Our Universe is most radiant at terahertz frequencies (0.1–10.0 THz) (ref. 1), providing critical information on the formation of the planets, stars and galaxies, as well as the atmospheric constituents of the planets, their moons, comets and asteroids2,3,4,5,6,7,8,9. The detection of faint fluxes of photons at terahertz frequencies is crucial for many planetary, cosmological and astrophysical studies10,11,12,13,14. For example, understanding the physics and molecular chemistry of the life cycle of stars and their relationship with the interstellar medium in galaxies requires heterodyne detectors with noise temperatures close to the quantum limit15. Near-quantum-limited heterodyne terahertz detection has so far been possible only through the use of cryogenically cooled superconducting mixers as frequency downconverters15,16,17,18. Here we introduce a heterodyne terahertz detection scheme that uses plasmonic photomixing for frequency downconversion to offer quantum-level sensitivities at room temperature. Frequency downconversion is achieved by mixing terahertz radiation and a heterodyning optical beam with a terahertz beat frequency in a plasmonics-enhanced semiconductor active region. We demonstrate terahertz detection sensitivities down to three times the quantum limit at room temperature. With a versatile design capable of broadband operation over a 0.1–5.0 THz bandwidth, this plasmonic photomixer has broad applicability to astronomy, cosmology, atmospheric studies, gas sensing and quantum optics.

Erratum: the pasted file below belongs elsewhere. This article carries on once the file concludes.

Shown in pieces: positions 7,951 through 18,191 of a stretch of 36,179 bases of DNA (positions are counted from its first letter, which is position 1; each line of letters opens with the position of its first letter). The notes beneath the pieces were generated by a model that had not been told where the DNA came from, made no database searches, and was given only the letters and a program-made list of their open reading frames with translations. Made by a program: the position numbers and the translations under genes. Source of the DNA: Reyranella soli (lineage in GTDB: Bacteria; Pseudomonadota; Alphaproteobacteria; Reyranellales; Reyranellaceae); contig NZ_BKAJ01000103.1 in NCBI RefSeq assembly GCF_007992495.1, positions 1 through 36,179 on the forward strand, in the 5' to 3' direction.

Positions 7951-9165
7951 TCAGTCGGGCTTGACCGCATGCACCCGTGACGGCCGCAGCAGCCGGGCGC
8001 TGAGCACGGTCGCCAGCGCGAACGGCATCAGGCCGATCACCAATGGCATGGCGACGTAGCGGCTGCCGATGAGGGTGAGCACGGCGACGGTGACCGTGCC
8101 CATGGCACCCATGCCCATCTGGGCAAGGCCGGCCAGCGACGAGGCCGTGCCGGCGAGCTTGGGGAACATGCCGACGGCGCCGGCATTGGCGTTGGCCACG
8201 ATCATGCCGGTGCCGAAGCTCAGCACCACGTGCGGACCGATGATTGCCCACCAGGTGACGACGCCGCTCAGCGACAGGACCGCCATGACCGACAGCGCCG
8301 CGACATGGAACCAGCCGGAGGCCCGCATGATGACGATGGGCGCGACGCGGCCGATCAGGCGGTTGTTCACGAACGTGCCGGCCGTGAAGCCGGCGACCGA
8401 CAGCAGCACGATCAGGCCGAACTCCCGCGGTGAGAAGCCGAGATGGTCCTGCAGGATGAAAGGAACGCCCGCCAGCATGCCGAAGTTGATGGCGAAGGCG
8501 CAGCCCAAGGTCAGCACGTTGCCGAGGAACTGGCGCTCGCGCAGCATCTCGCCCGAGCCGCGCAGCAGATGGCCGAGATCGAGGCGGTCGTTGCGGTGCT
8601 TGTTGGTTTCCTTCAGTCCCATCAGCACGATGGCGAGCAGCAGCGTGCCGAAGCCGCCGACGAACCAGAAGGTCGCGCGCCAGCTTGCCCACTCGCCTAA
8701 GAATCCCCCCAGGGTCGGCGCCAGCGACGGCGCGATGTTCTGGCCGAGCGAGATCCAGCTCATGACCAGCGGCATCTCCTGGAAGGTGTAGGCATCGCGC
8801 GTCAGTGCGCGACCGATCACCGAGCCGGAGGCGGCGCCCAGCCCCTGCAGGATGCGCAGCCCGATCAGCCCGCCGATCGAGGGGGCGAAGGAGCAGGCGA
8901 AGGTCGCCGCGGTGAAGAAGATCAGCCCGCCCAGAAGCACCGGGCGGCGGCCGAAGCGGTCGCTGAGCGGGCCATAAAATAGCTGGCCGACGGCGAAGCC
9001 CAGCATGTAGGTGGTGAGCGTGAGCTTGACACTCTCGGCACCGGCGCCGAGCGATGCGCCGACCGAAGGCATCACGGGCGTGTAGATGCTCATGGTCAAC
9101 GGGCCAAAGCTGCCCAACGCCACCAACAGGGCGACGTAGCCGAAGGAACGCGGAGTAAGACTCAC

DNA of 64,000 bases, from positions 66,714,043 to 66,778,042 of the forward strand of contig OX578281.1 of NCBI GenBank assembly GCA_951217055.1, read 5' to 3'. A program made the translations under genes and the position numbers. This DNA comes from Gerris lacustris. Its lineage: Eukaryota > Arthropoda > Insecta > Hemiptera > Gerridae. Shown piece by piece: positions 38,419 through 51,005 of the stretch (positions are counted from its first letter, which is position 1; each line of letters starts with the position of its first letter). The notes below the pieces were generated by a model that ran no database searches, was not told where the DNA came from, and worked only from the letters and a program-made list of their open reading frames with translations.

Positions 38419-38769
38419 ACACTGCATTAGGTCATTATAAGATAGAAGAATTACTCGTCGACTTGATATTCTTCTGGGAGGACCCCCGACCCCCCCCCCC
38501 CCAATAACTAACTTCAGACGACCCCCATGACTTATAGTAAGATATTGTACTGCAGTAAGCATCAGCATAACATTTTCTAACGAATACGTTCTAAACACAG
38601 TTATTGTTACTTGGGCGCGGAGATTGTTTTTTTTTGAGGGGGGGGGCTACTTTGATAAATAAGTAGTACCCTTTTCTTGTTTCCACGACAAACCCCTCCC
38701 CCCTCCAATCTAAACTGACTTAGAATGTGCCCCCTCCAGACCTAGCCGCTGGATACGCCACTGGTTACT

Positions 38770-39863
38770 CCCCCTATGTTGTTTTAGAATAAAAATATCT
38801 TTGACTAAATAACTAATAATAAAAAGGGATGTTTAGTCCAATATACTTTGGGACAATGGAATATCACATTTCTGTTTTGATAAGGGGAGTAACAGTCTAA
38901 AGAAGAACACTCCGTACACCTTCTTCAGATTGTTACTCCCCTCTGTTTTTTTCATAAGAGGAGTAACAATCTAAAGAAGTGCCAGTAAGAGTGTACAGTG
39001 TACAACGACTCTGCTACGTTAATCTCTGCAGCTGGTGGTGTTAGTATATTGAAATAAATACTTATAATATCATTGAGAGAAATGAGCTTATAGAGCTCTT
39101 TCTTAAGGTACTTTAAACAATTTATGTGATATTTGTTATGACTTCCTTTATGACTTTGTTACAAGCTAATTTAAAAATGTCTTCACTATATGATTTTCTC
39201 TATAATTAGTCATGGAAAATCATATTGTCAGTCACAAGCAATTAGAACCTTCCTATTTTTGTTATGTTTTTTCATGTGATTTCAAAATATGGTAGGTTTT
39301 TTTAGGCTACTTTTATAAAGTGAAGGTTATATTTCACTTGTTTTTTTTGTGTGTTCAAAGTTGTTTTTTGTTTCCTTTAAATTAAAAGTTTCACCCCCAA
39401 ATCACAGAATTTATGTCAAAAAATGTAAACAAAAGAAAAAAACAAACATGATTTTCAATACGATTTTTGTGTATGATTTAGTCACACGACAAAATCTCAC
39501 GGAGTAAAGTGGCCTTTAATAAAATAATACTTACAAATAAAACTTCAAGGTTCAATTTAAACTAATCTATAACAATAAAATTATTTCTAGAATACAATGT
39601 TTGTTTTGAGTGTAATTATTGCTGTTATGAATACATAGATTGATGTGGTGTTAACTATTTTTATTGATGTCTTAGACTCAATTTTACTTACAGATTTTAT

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The authors declare that all data supporting the conclusions of the manuscript are present in the manuscript and the supplementary materials.
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We gratefully acknowledge financial support from National Aeronautics and Space Administration (NASA) Jet Propulsion Laboratory (JPL) Strategic University Research Partnerships Program. M.J.’s group gratefully acknowledges the financial support from the Office of Naval Research (contract number N00014-14-1-0573) and National Science Foundation (contract number 1305931). S.C. was supported by the Department of Energy (grant number DE-SC0016925).
The authors declare no competing interests.
Peer review information: Nature Astronomy thanks Heinz-William Huebers, Juerg Leuthold and the other, anonymous, reviewer(s) for their contribution to the peer review of this work.
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Supplementary Figs. 1–6, Supplementary Table 1